If you’re going on a cruise to the Caribbean this October, you may be seeing some itinerary changes. That’s because Tropical Storm Gonzalo has swept into the region, and several major cruise lines have already changed course in order to keep passengers safe.
Cruise Fever reported on October 12th that Royal Caribbean was the first cruise line to change one of their ship’s itineraries. The Explorer of the Seas bypassed St. Marteen, where there was a scheduled stop, and went straight to San Juan. Disney and Carnival have also made changes on several of their cruises, with Disney rearranging the order of stops for the Disney Magic, and Carnival outright cancelling a port stop in the Dominican Republic for the Carnival Breeze. The Carnival Liberty and Carnival Conquest, meanwhile, were rerouted from eastern Caribbean to western Caribbean itineraries.
As of this writing, Gonzalo is still considered a tropical storm, but meteorologists report that it is slowly gaining strength and will likely develop into a hurricane as it moves towards the US and Virgin Islands and parts of Puerto Rico. The storm has already hit the eastern Caribbean island of Antigua, where it downed trees and inflicted significant damage on many homes. Regular updates on the storm can be found on the National Hurricane Center website.
What Do Tropical Storms and Hurricanes Mean for Cruise Passengers?
Many vacationers go on cruises during hurricane season, which runs from June 1st through November 30th, without experiencing any major issues. Cruise ships can monitor the weather on their computers and travel faster than tropical storms and hurricanes, so they can largely avoid these storms (although they may still hit choppy water). It’s rare for cruise ships to truly get caught in a hurricane, although it can happen.
What’s more likely is that cruise lines will change their itinerary or even cancel a trip if it looks like a storm is going to hit the area they were planning on sailing. For that reason, passengers who have booked a cruise during hurricane season shouldn’t pay in advance for shore excursions with independent vendors, or bank on making it to a time-sensitive event, like a destination wedding.
Cruise lines typically do not refund passengers for itinerary changes, although several cruise lines offered pro-rated refunds for days of sailing missed during Hurricane Sandy, and a cruise may refund any port charges for missed ports in the form of onboard credit.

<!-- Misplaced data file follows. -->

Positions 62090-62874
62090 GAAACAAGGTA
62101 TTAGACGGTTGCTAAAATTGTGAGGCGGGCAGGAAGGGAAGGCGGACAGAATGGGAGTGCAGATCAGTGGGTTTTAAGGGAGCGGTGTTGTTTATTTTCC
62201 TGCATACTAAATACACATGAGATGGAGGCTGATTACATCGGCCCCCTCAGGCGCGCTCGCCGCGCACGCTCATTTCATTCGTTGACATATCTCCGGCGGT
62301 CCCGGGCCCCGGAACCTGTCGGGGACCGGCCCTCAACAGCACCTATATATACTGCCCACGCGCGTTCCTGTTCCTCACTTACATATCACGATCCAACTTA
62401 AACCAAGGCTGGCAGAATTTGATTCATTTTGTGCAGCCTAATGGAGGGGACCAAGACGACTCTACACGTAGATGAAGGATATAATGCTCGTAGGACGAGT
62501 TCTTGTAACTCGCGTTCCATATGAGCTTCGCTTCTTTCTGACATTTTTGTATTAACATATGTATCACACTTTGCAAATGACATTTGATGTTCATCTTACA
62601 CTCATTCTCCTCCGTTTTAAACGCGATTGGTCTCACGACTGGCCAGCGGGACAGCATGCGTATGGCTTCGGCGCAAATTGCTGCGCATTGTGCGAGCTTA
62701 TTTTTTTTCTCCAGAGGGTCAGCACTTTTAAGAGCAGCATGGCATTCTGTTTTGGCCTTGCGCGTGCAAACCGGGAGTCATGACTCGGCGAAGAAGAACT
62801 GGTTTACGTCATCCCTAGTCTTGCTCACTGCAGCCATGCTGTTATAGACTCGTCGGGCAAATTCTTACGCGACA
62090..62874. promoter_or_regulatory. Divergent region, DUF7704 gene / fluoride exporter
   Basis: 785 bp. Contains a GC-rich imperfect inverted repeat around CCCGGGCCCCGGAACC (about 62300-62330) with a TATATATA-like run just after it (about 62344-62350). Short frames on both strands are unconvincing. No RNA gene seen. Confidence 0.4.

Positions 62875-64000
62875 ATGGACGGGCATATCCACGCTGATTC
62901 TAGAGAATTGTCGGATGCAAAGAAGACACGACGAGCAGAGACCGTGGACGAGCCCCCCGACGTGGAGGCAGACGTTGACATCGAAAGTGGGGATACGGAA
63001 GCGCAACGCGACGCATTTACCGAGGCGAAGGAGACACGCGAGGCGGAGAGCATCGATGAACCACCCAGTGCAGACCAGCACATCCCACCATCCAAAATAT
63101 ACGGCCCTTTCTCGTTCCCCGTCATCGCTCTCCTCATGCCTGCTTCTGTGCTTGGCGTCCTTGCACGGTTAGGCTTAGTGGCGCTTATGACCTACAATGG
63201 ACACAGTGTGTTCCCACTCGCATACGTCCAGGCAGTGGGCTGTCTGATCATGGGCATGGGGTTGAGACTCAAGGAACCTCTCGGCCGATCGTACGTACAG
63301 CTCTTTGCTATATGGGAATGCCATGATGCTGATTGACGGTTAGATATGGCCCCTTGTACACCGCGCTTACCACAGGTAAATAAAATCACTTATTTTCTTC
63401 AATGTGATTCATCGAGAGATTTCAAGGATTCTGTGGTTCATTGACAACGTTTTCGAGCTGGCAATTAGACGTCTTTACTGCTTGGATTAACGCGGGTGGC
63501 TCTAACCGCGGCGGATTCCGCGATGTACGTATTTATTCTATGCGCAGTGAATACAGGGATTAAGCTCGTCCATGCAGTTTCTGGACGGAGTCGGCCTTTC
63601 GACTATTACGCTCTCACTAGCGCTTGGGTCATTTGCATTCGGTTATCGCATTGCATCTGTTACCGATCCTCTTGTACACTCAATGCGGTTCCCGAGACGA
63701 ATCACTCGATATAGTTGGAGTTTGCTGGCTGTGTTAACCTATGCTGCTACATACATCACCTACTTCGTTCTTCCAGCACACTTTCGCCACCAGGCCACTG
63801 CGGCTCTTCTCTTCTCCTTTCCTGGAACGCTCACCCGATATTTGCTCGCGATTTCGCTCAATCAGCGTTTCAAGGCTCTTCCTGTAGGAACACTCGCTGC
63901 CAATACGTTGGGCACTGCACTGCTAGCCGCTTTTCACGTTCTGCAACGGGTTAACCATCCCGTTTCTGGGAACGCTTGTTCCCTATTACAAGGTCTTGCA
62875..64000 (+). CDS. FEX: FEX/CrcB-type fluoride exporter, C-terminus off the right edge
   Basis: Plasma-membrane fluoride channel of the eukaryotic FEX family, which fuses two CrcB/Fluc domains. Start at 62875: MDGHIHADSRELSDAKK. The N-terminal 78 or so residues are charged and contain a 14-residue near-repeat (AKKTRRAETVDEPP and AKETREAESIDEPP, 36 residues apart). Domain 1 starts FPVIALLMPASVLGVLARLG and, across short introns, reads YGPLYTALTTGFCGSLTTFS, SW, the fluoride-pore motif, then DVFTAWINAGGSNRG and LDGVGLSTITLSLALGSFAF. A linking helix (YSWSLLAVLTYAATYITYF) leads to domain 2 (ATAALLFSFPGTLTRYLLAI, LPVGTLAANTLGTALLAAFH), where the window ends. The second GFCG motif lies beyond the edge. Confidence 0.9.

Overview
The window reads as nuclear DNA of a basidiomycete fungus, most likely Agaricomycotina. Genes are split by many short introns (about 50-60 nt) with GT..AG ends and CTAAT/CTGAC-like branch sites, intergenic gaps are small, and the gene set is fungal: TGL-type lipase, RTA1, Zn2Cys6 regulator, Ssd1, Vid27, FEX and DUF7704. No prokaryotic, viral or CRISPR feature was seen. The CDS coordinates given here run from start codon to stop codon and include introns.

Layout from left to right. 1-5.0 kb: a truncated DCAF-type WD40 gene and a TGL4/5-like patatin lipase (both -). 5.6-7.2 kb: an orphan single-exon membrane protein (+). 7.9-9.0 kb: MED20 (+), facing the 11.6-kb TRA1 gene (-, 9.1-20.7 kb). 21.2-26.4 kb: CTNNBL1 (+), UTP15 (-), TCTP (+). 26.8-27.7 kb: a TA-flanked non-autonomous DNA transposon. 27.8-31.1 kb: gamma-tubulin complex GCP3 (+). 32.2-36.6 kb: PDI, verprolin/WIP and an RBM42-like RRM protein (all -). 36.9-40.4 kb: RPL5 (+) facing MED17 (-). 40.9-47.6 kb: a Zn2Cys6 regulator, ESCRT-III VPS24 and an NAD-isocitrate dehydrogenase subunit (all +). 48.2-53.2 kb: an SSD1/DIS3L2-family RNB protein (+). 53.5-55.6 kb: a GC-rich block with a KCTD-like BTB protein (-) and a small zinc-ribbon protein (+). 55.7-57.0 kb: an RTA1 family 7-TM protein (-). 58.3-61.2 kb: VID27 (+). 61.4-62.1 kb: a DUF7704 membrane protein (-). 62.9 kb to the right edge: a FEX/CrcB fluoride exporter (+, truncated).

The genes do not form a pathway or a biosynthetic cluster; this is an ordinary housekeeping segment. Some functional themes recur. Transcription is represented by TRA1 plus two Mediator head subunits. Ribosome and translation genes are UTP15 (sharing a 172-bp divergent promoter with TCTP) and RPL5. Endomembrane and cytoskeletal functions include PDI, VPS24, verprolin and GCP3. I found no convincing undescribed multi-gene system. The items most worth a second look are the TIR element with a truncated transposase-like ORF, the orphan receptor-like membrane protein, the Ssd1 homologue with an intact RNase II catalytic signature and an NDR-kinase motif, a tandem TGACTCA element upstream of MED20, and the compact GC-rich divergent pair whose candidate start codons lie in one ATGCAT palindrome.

Another potential risk of cruising during hurricane season is that the storm will force the ship to delay its return to its home port. When this happens, cruise lines generally make WiFi and phones available to passengers for free so that they can let people know that their travel plans have changed. However, cruise passengers may still have to deal with missing a flight home and getting temporarily stranded in the home port city.
If you’re planning on cruising in the Caribbean before November 30th, it may be wise to purchase travel insurance, which should reimburse you for trip delays, cancellations, and interruptions due to a storm. And keep in mind that while hurricane-specific injuries to cruise passengers are highly unlikely, there are still general safety and health risks—such as slippery surfaces, negligent security, or even outbreaks of norovirus. If you are injured on your cruise, contact a maritime lawyer to learn how you may be able to recover compensation.
About the Author:
Andrew Winston is a partner at the personal injury law firm of The Law Office of Andrew Winston. He has been recognized for excellence in the representation of injured clients by admission to the Million Dollar Advocates Forum, is AV Rated by the Martindale-Hubbell Law Directory, and was recently voted by his peers as a Florida “SuperLawyer”—an honor reserved for the top 5% of lawyers in the state—and to Florida Trend’s “Legal Elite.”